Earth - and build its space program into a pillar of national prestige.
As Chinese leaders looked on, the Shenzhou IV spacecraft blasted off from a launch pad in the inky blackness of the Gobi desert and entered a preset orbit. The state-controlled Beijing Times newspaper said the trip would last seven days.
The government said the launch could "soon lead to a manned space voyage."
For China, it was another moment of patriotic sentiment not unlike what surrounded NASA's 1960s Apollo missions in the United States. Morning newspapers arrived two hours later than usual, brimming with coverage of the post-midnight launch. The government-run noon television newscast spent 10 minutes on the topic.
"Flying into space - and flying toward glory," the party newspaper People's Daily enthused. Another newspaper, the Beijing Daily, went even further: "Chinese have never been so close to space. A great cause produces a great spirit."
China's communist leadership, eager to find anything that will bolster national pride and unite the citizenry in a fractious era of economic and social upheaval, has seized upon the space program as a pivot point for patriotism.
While its machinations and costs are highly secretive and launches aren't announced in advance, heavy coverage in the state media and enthusiastic comments by senior officials are deployed to capitalize upon themes of self-reliance and progress - spearheaded, of course, by government and party.
On hand for the launch was Li Peng, head of China's legislature and its former premier. After watching through binoculars, he went down a line of mission-control technicians, grinning and shaking each one's hand as they saluted.
"It is the major undertaking of China - and a major part of building a well-off society and building socialism with Chinese characteristics," Li said.
At least two key members of China's new Politburo Standing Committee also watched the gleaming white craft burst forth from its scaffolding and straight up into the desert night, trailing angry orange fire behind it like a giant sparkler.
Yuan Jiajun, the general commander of the Shenzhou IV, was dreaming even bigger. He postulated a bustling tomorrow for 1.3 billion potential Chinese spacefarers - in an appropriately proletarian frontier, of course.
"Like rich men overseas, everyday Chinese will be able to travel to space in the future," the populist Beijing Youth Daily quoted Yuan as saying. "It will be like taking a public bus in the air."
The program has a long way to go before that happens. China first must join the United States and former Soviet Union in sending its first humans into space, and the latest Shenzhou launch seemed geared toward that goal.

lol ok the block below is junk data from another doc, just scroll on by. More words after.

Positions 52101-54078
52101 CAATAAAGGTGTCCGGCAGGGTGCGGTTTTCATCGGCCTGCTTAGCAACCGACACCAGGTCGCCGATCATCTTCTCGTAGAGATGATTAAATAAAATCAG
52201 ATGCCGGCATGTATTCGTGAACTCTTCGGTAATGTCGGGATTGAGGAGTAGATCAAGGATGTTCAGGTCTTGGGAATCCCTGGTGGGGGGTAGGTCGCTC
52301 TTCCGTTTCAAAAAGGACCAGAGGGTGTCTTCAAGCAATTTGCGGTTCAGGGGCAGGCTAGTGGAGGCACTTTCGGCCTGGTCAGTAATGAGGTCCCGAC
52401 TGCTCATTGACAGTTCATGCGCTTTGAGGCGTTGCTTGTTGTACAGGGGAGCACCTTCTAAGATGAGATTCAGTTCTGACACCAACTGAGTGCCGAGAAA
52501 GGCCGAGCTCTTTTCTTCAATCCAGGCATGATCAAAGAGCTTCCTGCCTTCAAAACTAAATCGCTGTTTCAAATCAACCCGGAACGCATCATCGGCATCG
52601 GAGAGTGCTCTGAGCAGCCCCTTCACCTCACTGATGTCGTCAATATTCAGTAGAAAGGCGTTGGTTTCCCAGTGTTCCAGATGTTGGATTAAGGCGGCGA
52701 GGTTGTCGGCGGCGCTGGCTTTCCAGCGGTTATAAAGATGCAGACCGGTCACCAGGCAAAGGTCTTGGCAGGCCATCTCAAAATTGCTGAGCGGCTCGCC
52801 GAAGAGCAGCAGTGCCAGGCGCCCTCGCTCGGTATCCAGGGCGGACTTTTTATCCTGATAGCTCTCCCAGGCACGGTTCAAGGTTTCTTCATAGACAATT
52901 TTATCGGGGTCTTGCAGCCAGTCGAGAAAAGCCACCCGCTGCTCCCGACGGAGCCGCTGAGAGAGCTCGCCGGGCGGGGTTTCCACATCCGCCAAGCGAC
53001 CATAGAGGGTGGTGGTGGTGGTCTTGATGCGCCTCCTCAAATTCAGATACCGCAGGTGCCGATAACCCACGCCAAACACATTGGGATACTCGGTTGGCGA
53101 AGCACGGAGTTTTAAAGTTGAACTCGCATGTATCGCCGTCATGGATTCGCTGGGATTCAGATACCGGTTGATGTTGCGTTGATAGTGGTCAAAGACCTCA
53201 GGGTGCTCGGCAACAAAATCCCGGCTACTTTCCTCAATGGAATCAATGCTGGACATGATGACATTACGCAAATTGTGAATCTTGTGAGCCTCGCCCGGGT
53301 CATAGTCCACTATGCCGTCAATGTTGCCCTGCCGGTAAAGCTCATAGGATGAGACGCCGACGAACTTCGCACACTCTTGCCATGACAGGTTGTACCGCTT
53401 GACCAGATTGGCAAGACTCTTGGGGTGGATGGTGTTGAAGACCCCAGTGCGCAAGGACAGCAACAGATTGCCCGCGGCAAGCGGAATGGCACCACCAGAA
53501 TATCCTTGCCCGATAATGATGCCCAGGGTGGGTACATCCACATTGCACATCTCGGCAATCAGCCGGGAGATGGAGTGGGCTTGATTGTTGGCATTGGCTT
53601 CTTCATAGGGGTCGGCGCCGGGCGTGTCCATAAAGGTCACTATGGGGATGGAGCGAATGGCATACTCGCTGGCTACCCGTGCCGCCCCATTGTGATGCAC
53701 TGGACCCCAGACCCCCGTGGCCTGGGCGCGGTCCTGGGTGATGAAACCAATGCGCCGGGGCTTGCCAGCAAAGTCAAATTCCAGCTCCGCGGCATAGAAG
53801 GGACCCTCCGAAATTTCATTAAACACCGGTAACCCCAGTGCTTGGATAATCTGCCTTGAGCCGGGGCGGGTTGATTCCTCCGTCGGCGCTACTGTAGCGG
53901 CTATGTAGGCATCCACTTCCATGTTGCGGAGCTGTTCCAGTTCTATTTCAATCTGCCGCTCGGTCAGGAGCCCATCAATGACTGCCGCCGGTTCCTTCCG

"The astronauts are absolutely capable of making their maiden voyage to outer space," Su Shuangning, commander and designer of the astronaut system for China's manned space program, was quoted as saying.
The Shenzhou IV carries all the equipment for manned flight, and life support and other systems will be tested while it is in orbit, the official Xinhua News Agency said.
Monday marked the second Shenzhou launch in 10 months - the shortest period yet between test flights and a possible sign of growing Chinese confidence. The launch "laid a solid foundation for the country's future task of sending Chinese astronauts to outer space," Xinhua said.
China launched its first unmanned Shenzhou space capsule in November 1999. The capsule - whose name means "Sacred Vessel" - is based on Russian Soyuz technology with extensive Chinese modifications.
A corps of astronauts - fighter pilots from China's air force - has been training for several years. Xinhua said they used the Shenzhou IV for their first training aboard a capsule.
The third Shenzhou flight, launched in March, carried a mannequin in a space suit. After the drum-shaped capsule landed in China's northern grasslands, officials said the 10-day flight showed humans could survive.
China has sent at least two astronauts to Russia for training, and foreign experts believe they now are training others. Officials of the manned space program, code-named Project 921, refuse to release their identities or details of their training.
Monday's launch was controlled from a base in the Chinese city of Xi'an and four tracking ships anchored in the Pacific, Indian and Atlantic oceans, Xinhua said. All Shenzhou flights have followed the Russian tradition of returning to earth on land.
By Ted Anthony